Over the past several years, University of Michigan-based startup Moxytech has been developing an app that lets medical patients explain their pain to a doctor by drawing it on a 3-D model. Founded in 2014, the company allows users of the app GeoPain to highlight which areas hurt and indicate how much pain they are in to professionals.

Moxytech Co-Founder Alexandre DaSilva, director of the University’s Headache and Orofacial Pain Effort, said the app  which was released to the public in September  is an invaluable resource and part of a logical progression in evaluating patients.

“I’m a clinician, and when I was doing my doctorate I was looking at the brain of patients with pain, and with the technology they have, they were much more precise,” DaSilva said. “But in the clinic, it was always subjective. Even though I could look at very high-tech things in the research side, in the clinical side, to correlate things, it was much harder, because I had to ask my patients, ‘zero to ten, what’s your pain,’ which was very subjective.”

DaSilva also believes the app is useful for patients because makes it easier for them to accurately describe their symptoms.

“I started to create a grid so the patient could put not only the intensity of the pain but where the pain was,” DaSilva said. “So that started to really help me with my research. When I arrived here in Michigan, then I realized that the 2-D map, the drawing, was not really good for the patients, because a body is in 3-D. The patients in the studies, and even those in the clinics, they were excited about this. ‘Hey, I want to use that, for my own good, and show it to my doctor,’ (they said).”

Moxytech’s other co-founder Eric Maslowski discussed how important it is to ue technology in the medical fields in order to optimize medical procedures.

“When I was at Michigan, I’d always been captivated by the meaningful uses of technology,” Maslowski said. “Not just technology for technology’s sake, but to actually use it as a positive agent on larger groups of people.”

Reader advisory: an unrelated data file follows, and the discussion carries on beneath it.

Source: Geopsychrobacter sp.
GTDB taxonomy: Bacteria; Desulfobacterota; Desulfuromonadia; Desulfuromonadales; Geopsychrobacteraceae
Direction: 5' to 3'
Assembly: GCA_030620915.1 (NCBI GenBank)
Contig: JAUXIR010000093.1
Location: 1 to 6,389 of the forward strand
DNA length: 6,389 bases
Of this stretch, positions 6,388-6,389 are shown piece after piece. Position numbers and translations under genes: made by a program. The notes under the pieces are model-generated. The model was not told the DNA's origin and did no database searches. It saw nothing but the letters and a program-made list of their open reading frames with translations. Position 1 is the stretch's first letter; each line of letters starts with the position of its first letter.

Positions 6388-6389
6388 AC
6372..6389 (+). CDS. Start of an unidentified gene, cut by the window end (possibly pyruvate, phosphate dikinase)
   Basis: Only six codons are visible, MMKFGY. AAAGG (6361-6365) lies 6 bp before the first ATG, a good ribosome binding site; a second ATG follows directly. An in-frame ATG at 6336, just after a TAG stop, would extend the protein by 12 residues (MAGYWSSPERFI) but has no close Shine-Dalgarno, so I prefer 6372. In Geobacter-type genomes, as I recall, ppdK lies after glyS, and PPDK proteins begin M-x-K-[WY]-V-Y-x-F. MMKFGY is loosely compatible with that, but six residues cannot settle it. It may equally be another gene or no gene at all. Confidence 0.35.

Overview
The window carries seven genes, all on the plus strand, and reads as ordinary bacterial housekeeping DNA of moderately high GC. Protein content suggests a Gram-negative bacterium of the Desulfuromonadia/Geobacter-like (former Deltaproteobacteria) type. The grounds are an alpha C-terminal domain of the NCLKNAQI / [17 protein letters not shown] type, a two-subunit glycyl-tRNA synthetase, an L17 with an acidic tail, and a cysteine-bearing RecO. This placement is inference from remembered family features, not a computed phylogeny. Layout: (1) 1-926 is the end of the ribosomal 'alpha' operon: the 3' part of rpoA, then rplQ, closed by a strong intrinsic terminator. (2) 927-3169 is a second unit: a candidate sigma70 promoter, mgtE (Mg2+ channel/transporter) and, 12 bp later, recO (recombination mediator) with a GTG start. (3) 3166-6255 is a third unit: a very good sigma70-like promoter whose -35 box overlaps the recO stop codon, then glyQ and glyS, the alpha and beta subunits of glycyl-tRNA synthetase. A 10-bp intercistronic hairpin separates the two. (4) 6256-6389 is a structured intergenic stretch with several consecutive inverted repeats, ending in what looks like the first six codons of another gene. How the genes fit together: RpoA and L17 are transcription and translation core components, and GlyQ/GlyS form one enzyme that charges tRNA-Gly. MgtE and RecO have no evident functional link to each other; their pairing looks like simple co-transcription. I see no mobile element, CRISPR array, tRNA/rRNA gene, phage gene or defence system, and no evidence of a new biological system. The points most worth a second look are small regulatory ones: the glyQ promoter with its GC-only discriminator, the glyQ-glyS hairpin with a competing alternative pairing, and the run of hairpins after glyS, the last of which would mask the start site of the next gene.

The app is now used in various medical offices across the state of Michigan, including those of Dr. Thiago Nascimento, a pain research investigator in the University Research Lab. At the time the app was first being developed, Nascimento was a student of DaSilva’s, allowing him plenty of hands-on experience with the app. Nascimento explained how the app played a valuable role in patient evaluation.

“The drawing of the pain (was useful). Every time somebody had pain, you ask them ‘one to ten,’” Nascimento said. “However, that doesn’t really paint the picture of how they’re feeling, it’s not very precise, not very accurate. We were studying the technique of giving the patient a 2-D or 3-D space, so they can visualize it, something better than a number. It’s easy for us to kind of to see what the patient is feeling, although it’s just a drawing … For me, a more visual guy, it was useful. ‘Okay, you have pain in your head,’ is okay, but to have the patient draw for you how it spreads and the progression of the pain (was helpful).”Nascimento said the app helped bridge the gap between the rudimentary medical knowledge of most patients and the expertise of the doctors.

“You kind of find common ground,” Nascimento said. “You can remove that gap. The doctor-to-patient relationship, it makes it easier for them (the doctor) to explain what’s going on. We’d start with the app: ‘Okay, just tell me how you’re feeling and let’s try to see the picture and compare.’ Like, let’s look and see how you were feeling a few months ago, and how you’re feeling today … It was easier for us to even track the follow-up – Are you feeling better or not – instead of just choosing a random number, like, ‘Before it was a 7, now it’s a 6.’ You can really see, ‘Oh, you’re getting better.’ It was clear for us to see.”

According to Nascimento, the app had helped him learn as a student as he studied under DaSilva.

“Back in the day, with their first versions, just to be optimized, it was good for them to also use our feedback, not only the feedback from the patients, but ours (the students),” Nascimento said. “You have the theory in the classroom, and you try to apply the concepts. For us, it was like, ‘Okay, we learned that, but we don’t see it used in the app.’ So it was good for us to give them some feedback as well.”

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